Please note that the Society is CLOSED on Monday, 21 Janaury. Normal hours resume on Tuesday. Here are the programs on the schedule for coming week:
– Tuesday, 22 January, 5:30 PM: How to Be an American Housewife: American Red Cross “Bride Schools” in Japan in the Cold War Era with Sonia Gomez, University of Chicago, and comment by Arissa Oh, Boston College. In 1951, the American Red Cross in Japan began offering “schools for brides,” to prepare Japanese women married to American servicemen for successful entry into the United States. This paper argues that bride schools measured Japanese women’s ability to be good wives and mothers because their immigration to the US depended on their labor within the home as well as their reproductive value in the family. This is part of the Boston Seminar on the History of Women, Gender, & Sexuality series. Seminars are free and open to the public.
– Thursday, 24 January, 5:30 PM: Writing Frederick Douglass: Prophet of Freedom with David Blight, Yale University, and host Carol Bundy, author of The Nature of Sacrifice. Join us for a conversation with David Blight about the challenges of writing his biography of Frederick Douglass, the fugitive slave who became America’s greatest orator of the 19th century. Blight, a prolific author and winner of the Bancroft Prize among other awards, has spent a career preparing himself for this biography, which has been praised as “a stunning achievement,” “brilliant and compassionate,” and “incandescent.” Carol Bundy, author of The Nature of Sacrifice, will host. This is part of the New England Biography Seminar series. Seminars are free and open to the public.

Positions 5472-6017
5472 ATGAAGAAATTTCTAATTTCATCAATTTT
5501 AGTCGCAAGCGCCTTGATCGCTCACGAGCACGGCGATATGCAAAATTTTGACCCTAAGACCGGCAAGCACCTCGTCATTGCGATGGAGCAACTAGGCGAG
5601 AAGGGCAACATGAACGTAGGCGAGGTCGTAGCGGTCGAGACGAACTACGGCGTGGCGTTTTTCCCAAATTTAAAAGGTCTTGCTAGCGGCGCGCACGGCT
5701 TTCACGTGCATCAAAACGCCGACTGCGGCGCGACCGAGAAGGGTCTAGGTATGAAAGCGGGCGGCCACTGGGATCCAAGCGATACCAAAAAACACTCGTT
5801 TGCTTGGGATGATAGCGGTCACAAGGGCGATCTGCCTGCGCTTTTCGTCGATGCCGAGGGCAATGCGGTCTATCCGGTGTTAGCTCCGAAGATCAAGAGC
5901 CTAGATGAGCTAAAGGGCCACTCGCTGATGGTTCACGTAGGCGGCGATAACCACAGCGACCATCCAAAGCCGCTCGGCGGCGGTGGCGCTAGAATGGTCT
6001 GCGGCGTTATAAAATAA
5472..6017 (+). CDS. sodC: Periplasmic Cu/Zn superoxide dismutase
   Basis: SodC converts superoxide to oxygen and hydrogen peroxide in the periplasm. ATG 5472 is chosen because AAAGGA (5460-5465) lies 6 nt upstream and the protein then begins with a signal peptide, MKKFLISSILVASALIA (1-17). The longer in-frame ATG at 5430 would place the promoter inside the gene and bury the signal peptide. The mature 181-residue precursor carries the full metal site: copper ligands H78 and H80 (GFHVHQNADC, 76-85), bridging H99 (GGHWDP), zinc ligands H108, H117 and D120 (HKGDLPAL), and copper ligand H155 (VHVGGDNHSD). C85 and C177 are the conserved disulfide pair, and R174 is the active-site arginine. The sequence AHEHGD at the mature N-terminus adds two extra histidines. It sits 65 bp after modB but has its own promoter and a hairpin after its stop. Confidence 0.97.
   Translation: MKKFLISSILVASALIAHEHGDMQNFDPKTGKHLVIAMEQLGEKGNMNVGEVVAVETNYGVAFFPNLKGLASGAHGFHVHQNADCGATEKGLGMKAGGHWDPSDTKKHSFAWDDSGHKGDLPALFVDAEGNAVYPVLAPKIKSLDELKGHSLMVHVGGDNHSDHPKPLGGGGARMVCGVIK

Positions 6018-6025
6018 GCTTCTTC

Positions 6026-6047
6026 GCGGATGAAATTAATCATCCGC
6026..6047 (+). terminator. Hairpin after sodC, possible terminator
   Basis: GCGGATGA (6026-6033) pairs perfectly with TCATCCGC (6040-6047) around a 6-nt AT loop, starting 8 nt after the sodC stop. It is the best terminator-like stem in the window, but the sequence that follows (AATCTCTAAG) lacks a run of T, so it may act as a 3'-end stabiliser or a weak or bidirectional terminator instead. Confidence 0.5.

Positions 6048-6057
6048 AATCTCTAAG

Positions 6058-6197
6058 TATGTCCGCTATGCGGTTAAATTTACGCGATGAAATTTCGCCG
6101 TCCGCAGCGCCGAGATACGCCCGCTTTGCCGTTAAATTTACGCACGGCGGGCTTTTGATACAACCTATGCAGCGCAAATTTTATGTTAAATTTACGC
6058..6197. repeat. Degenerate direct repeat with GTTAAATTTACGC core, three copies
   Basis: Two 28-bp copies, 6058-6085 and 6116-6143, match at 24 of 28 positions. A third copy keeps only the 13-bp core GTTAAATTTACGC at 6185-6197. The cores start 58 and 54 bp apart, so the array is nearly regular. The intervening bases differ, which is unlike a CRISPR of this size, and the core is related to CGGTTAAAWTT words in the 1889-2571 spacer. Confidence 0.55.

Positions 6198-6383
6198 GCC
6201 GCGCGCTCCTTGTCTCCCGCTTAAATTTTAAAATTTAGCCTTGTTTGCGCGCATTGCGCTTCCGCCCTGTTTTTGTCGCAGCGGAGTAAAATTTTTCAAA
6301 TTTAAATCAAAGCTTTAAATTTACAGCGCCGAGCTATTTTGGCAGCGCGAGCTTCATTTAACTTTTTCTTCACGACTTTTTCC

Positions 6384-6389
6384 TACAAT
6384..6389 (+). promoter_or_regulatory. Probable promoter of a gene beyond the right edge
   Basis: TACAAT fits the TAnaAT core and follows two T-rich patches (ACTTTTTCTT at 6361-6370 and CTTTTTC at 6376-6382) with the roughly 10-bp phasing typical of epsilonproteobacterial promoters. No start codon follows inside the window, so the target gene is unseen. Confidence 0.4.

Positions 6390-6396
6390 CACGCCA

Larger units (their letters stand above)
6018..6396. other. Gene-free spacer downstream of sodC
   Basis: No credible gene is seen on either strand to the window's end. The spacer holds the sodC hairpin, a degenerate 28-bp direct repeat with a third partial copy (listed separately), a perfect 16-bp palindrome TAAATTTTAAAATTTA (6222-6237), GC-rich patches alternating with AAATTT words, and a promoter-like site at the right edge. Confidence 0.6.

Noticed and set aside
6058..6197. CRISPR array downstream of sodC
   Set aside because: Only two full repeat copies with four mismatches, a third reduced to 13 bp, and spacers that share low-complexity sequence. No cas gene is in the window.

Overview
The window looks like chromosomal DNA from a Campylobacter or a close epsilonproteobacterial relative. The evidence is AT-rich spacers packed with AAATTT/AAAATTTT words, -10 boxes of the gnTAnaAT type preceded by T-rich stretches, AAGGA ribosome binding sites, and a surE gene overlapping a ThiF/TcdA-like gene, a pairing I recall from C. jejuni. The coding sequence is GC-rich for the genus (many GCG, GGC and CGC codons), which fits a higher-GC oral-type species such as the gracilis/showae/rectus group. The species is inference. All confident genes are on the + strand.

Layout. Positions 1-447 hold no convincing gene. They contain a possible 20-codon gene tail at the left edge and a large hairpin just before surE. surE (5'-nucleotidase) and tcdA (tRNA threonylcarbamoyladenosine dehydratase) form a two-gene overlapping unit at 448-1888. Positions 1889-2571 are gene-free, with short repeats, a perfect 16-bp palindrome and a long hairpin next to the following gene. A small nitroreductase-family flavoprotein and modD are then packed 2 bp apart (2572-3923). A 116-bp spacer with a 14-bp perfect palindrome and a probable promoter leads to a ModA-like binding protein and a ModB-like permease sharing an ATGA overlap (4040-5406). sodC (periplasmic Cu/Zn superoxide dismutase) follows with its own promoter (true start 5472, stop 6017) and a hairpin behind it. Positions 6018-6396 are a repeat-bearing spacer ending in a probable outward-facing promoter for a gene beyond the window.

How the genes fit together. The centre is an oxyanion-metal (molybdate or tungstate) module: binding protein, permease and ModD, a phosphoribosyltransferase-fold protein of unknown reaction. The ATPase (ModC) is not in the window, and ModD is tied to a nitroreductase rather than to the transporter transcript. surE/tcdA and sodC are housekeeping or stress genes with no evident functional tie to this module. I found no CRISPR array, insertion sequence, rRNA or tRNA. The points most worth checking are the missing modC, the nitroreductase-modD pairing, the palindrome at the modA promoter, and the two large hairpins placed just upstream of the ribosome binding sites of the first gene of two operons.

Fashioning the New England Family is open Monday through Saturday, from 10:00 AM to 4:00 PM. The exhibition explores the ways in which the multiple meanings of fashion and fashionable goods are reflected in patterns of consumption and refashioning, recycling, and retaining favorite family pieces. Many of the items that will be featured have been out of sight, having never been exhibited for the public or seen in living memory. The exhibition is organized as part of Mass Fashion, a consortium of cultural institutions set up to explore and celebrate the many facets of the culture of fashion in Massachusetts.
Take a look at our calendar page for information about upcoming programs.